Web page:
Written by Carol Christen
Monday, 01 March 2010 22:10

The unemployment rate for teens and adults has blasted to an all time high. Yet, right now in the United States, there are three million jobs technical, well paying jobs that are vacant. Why? Because employers can’t find people with the skills needed for jobs that are in demand.

There is little connection between the world of work and education. Old school academics encourage bachelors degrees in an economy that disparately needs technicians. Young people only learn about this miss-match after they leave school when they are job hunting. The expected doors of opportunity are slamming shut because they made no plans before graduation for how to earn a living after high school.

In this economy, postponing career exploration and decision making until after you graduate from high school is not a strategy for success.

Here are a few reasons you might want to begin planning earlier than popular wisdom suggests:

  • Unemployment for 16 to 24 year olds is 52.2% (higher than any year since 1948)
  • It takes a salary of $17 an hour to be able to afford to rent your own place.
  • By September, just 20% of 2009 college grads had found a full time job.
  • Only 50% of college grads are finding work that needs their education. The other 50% are getting the same jobs they could have gotten without higher education.
  • 55% of students who borrowed money to attend college think it wasn’t worth it.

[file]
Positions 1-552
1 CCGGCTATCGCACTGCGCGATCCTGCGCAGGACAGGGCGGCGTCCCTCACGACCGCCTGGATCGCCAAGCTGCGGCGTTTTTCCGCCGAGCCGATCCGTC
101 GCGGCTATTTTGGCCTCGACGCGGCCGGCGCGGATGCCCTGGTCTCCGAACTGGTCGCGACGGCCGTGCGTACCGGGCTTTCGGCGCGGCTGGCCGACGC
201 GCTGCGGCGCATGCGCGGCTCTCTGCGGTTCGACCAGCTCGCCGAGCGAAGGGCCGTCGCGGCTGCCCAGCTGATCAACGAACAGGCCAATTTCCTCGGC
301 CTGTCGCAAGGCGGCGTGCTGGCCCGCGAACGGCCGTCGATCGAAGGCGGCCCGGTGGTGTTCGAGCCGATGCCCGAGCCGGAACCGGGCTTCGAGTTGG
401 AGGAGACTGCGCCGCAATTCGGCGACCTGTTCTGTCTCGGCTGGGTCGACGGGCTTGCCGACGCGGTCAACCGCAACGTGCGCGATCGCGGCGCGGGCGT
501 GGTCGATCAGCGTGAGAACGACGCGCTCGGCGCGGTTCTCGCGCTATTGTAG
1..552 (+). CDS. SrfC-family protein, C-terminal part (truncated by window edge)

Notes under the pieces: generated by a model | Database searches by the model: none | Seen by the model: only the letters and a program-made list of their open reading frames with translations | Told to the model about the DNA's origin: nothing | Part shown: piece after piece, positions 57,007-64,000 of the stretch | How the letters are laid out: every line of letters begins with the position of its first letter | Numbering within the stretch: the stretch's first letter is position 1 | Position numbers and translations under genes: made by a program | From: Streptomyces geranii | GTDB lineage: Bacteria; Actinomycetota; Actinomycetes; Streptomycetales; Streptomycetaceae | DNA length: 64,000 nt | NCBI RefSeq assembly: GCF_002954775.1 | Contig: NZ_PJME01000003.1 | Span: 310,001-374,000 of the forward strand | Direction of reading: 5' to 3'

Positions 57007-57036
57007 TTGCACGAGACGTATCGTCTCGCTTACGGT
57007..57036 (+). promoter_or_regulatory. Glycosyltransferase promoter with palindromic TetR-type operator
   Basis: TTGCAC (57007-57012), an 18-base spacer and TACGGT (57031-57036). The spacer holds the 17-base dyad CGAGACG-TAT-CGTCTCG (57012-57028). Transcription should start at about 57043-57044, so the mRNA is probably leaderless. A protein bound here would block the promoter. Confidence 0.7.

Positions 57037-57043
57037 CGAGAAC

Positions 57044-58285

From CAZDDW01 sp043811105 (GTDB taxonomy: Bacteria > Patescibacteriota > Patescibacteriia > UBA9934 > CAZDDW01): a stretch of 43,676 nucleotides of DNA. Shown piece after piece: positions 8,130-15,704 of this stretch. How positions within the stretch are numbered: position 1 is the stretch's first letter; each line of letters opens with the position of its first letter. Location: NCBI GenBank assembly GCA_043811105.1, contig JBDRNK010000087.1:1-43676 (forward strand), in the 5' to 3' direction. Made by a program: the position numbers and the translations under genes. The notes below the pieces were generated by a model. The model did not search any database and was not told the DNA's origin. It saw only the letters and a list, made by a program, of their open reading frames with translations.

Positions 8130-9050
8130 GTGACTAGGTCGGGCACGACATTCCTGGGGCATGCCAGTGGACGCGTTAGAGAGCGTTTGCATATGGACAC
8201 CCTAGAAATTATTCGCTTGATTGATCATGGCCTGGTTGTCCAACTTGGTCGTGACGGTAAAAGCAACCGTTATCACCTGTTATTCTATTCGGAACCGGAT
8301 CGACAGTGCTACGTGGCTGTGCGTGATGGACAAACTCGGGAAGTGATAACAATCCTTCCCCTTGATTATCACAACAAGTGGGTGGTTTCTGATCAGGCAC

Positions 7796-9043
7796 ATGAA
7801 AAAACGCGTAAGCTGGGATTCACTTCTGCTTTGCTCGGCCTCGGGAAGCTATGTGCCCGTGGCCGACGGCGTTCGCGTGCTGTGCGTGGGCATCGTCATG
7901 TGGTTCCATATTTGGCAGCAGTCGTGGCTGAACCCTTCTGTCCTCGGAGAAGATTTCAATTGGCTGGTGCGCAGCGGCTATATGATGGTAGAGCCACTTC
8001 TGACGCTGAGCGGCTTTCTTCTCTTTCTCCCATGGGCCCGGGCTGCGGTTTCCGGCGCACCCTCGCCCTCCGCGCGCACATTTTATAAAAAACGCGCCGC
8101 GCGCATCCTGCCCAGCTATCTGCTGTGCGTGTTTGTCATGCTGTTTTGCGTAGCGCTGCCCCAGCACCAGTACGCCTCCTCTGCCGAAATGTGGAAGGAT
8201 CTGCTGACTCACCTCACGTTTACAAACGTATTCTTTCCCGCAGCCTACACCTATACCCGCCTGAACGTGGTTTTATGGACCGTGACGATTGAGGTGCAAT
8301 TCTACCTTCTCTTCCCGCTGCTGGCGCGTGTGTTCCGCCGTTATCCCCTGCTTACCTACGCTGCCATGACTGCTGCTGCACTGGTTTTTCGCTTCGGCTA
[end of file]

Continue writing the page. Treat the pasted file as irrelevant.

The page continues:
“Whether you are work bound or college bound, success after high school depends on having good grades and a detailed plan for achieving your personal and professional goals,” reports Technical Education Kenneth C. Gray, PhD, author of Getting Real: Helping Teens Find Their Futures (2008).

Professor Gray’s research shows that, “When you know your goals and how your studies will help you achieve them, you get more interested in your classes.” You can use the next three or four years to build a strong foundation for future success.

Don’t panic about grades. Always work hard and get the best grades you can given the subject and teacher. Who could ask for more? Even if you aren’t always a stellar student, trying hard can impress both teachers and parents. Remember, today’s teacher is tomorrow’s job recommendation. Besides, if you’re grades are decent, you may qualify for community college programs for teens, getting yourself technical level training while you are in high school and therefore closer to earning good money.

So, along with your gym clothes, your excuse for missing second period last Tuesday, your locker combination, meningitis vaccination, computer passwords, sports physical, field trip permission slip…and…oh yes…your homework, add career exploration activities to your list. You need to set aside time to figure out your first career path and what classes you can take in high school that will help you become more employable.

During high school learn about many different kinds of jobs that match your skills and interests. This kind of exploration and planning helps you discover jobs you’ll enjoy doing and will enable you to earn a good living as a young adult. You can look for more meaningful and enjoyable work at any time in your life. But, when someone else, like your parentals, are paying for your food an lodging you can focus on creating a start-up plan for yourself. The more time you spend exploring careers, the more likely you are to find a few you’ll like and that can finance the life you want.

True: making a career plan to help you explore your choices and make good decisions about what you are going to do after high school means more activities to juggle, more time commitments to manage. Also true: the payoff is sweet.